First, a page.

Painted in 1987, Saint Martin la Garenne No. IX exemplifies the painterly bravado, sumptuous coloration and mastery of emotion-filled canvases which distinguish Joan Mitchell’s finest masterworks. Named for the picturesque village of Saint Martin la Garenne, just minutes from Mitchell’s Vétheuil home, the present work is a celebration of the rich sensory engagement with nature and memory which forms the heart of Mitchell’s highly regarded oeuvre. Typifying the artistic tendencies of Mitchell’s later paintings, Saint Martin la Garenne No. IX displays an extraordinary synthesis of her earlier work and more radical, free and open configurations of her later exploration of dynamic, abstract gesture. Beneath Mitchell’s brush, the surface of Saint Martin la Garenne No. IX ceases to be merely a painting, transforming instead into a performative area upon which she stages a brilliantly choreographed dance of ever-shifting light, color, movement and texture. Mitchell’s ability to capture these qualities within the confines of the canvas are a testament to her singular creative vision and highly lauded painterly ability, which set Saint Martin la Garenne No. IX among the forefront of paintings from the last decade of the artist’s life.
Roughly two decades prior to painting Saint Martin la Garenne No. IX, Joan Mitchell set out to drastically change her environment and remove herself from the urban buzz of Paris to settle in the idyllic countryside of Vétheuil. While Mitchell had thought about the move for quite some time, she purchased, almost on the spur of the moment, an imposing stone home complete with a separate studio, jewel-like garden and picturesque views overlooking the Seine river. Many years before, Claude Monet called this same landscape home and was also inspired by the fertile countryside, dancing light and never-ending inspiration spurred by the change of the seasons. Once living in Vétheuil, secluded from the dominant narrative of Abstract Expressionism, Mitchell’s paintings began to exhibition the same sumptuousness of palette and exquisite awareness of light, color and air so famously articulated by the en plein air paintings of Claude Monet. Art historian and scholar Richard Marshall commented on Mitchell’s awakening saying, “Throughout her evolution as an abstract painter, Mitchell consistently sought to converge her interests in nature, emotion and painting. Her subjects were landscape, color and light and their interaction on a painterly field, and her energetic physical gestures were filled with a romantic sensibility.” (Richard D. Marshall, “Joan Mitchell: The Last Decade, 1982-1992” in Exh. Cat., New York, Gagosian Gallery, Joan Mitchell: The Last Decade, 2010, p. 8).
Mitchell revisited the quaint town of Saint Martin la Garenne as the inspiration for multiple paintings including the present example from 1987. Rather than paint exactly what she saw, Mitchell relied on the embodiment of the emotions evoked by her lush gardens, the everchanging beauty of the Seine, the nuances caused by the change of seasons and the unique feel of villages surrounding her home atop the hill. Mitchell said, “I would rather leave nature to itself. It is quite beautiful enough as it is. I do not want to improve it…I certainly never mirror it. I would like more to paint what it leaves me with.’ (Marcia Tucker, Joan Mitchell, New York, 1974, p. 6). As captured in Saint Martin la Garenne No. IX, Mitchell used her brush to express the mood of a place, moment or experience within her life. Beneath Mitchell’s brush, the canvas is transformed into a nuanced dialogue between memory and emotion, gesture and material, representation and abstraction, powerfully evoking the artist’s own comment: “My paintings aren’t about issues. They’re about a feeling that comes to me from the outside, from landscape…The painting is just a surface to be covered. Paintings aren’t about the person who makes them, either. My paintings have to do with feelings” (the artist quoted in Exh. Cat., New York, Whitney Museum of American Art, Joan Mitchell, 1974, p. 6).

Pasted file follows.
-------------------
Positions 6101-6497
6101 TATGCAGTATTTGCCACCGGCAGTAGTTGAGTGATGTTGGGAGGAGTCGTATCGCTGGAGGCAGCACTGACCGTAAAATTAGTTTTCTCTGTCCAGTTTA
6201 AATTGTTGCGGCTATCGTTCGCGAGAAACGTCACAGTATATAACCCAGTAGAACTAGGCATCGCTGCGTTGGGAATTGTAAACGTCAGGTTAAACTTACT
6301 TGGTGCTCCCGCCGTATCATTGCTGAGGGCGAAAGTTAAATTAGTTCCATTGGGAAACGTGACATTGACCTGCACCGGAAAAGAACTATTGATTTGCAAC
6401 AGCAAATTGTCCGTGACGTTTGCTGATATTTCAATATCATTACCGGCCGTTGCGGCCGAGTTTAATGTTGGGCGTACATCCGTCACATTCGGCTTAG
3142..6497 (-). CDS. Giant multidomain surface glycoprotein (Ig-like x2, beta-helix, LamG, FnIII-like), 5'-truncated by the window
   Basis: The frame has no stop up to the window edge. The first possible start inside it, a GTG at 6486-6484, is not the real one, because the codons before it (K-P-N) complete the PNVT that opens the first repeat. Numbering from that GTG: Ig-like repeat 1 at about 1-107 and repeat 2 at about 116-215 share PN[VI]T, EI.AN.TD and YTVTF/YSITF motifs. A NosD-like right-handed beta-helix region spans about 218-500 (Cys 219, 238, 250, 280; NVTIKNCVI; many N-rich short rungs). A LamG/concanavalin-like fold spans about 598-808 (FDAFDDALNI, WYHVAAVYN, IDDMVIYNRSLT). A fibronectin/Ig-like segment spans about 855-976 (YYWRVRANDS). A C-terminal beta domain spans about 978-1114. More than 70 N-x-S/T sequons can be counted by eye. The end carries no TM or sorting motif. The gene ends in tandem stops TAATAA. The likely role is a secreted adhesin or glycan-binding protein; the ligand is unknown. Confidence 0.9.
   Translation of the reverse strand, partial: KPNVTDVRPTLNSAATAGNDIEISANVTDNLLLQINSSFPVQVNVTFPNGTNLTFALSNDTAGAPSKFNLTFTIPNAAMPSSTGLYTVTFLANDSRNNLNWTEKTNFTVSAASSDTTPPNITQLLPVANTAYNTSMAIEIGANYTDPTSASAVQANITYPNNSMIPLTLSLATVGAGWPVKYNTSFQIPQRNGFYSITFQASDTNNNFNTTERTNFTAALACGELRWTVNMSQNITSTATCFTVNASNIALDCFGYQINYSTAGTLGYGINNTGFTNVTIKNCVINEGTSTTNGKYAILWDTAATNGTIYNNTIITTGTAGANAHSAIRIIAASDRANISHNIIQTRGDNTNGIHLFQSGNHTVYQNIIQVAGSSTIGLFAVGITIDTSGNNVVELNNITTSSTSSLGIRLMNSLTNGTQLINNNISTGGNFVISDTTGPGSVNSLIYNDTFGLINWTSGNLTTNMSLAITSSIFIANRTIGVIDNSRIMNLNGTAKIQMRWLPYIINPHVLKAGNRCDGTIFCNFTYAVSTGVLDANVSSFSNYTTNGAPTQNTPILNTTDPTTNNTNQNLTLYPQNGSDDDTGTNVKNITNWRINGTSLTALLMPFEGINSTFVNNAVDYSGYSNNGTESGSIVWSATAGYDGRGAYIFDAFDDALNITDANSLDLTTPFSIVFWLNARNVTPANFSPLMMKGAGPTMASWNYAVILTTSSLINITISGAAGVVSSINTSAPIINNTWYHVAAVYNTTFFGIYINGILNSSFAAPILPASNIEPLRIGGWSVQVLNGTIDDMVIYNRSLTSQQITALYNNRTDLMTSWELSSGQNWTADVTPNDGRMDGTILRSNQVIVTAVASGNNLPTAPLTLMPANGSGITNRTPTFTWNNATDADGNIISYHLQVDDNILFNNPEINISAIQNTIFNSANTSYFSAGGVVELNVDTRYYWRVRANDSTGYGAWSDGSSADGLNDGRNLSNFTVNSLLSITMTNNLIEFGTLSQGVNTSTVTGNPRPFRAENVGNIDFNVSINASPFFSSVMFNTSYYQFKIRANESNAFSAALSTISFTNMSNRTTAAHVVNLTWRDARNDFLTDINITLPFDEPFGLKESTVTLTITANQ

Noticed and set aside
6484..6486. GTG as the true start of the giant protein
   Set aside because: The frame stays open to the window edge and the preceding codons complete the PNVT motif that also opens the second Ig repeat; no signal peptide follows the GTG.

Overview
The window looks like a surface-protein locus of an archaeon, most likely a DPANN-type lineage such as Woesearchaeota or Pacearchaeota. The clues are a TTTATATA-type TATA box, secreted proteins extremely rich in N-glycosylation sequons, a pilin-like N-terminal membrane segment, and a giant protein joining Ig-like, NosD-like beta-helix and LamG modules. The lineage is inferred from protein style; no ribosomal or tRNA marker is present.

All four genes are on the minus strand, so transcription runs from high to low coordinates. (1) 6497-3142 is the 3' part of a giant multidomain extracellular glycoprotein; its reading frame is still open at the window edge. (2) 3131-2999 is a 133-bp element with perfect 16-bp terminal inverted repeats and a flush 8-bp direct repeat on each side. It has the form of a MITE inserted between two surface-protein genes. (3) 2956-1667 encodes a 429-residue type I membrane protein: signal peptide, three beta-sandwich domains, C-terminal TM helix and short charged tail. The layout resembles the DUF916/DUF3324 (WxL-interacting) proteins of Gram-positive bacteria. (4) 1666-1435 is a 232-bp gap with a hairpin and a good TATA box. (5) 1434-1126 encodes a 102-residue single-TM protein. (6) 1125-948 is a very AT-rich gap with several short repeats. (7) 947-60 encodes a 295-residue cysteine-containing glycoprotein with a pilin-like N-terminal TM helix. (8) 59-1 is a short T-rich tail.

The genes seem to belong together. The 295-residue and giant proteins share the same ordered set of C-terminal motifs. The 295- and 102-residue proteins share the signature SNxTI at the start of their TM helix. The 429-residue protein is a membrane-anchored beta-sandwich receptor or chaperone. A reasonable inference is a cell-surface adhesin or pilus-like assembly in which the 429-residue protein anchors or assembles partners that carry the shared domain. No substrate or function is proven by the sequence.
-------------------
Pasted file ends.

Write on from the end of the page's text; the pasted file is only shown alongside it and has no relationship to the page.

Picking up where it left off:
Much of the gestural exuberance of the present work engages in an intense dialogue with the Abstract Expressionist yet the exquisite beauty of Saint Martin la Garenne No. IX is rooted in Mitchell’s profound, lifelong appreciation for the beauty of the natural world around her. Years earlier upon arriving in New York City, Mitchell was accepted into the New York School, and became part of an exclusive group of predominantly male artists, which included the famed Jackson Pollock, Mark Rothko and Barnett Newman. While working alongside these esteemed men, Mitchell was able to create her own unique voice in her work, techniques which focused on a passionate yet controlled expression of her feelings. According to author and curator Klaus Kertess, Joan Mitchell’s art-making was “more calculating, more consciously in search of beauty than her predecessors” (Klaus Kertess, Joan Mitchell, New York 1997, p. 22). Mitchell’s energetic brushstrokes fill both canvases with an intertwining and overlapping network of drips, splatters and kaleidoscopic buildup of moody blues, lush greens and sunny yellows. Blooming upon the canvas in a frenzy of vibrant color and expressive brushstrokes, Saint Martin la Garenne No. IX is a profound testament to the remarkable vigor and vibrancy of Mitchell’s late paintings. Richard Marshall commented, “She would open up the tenuous space of her compositions and dance ribbons of color and gesture across the surface, or construct compartmentalized passages of form and color that would coalesce into energized physical expressions. With apparent abandon, she threw, splashed, or forced paint onto the canvas in her distinctive colors and gestures” (Richard D. Marshall quoted in Exh. Cat., New York, Cheim & Read, The Last Paintings, 2011, n.p.).
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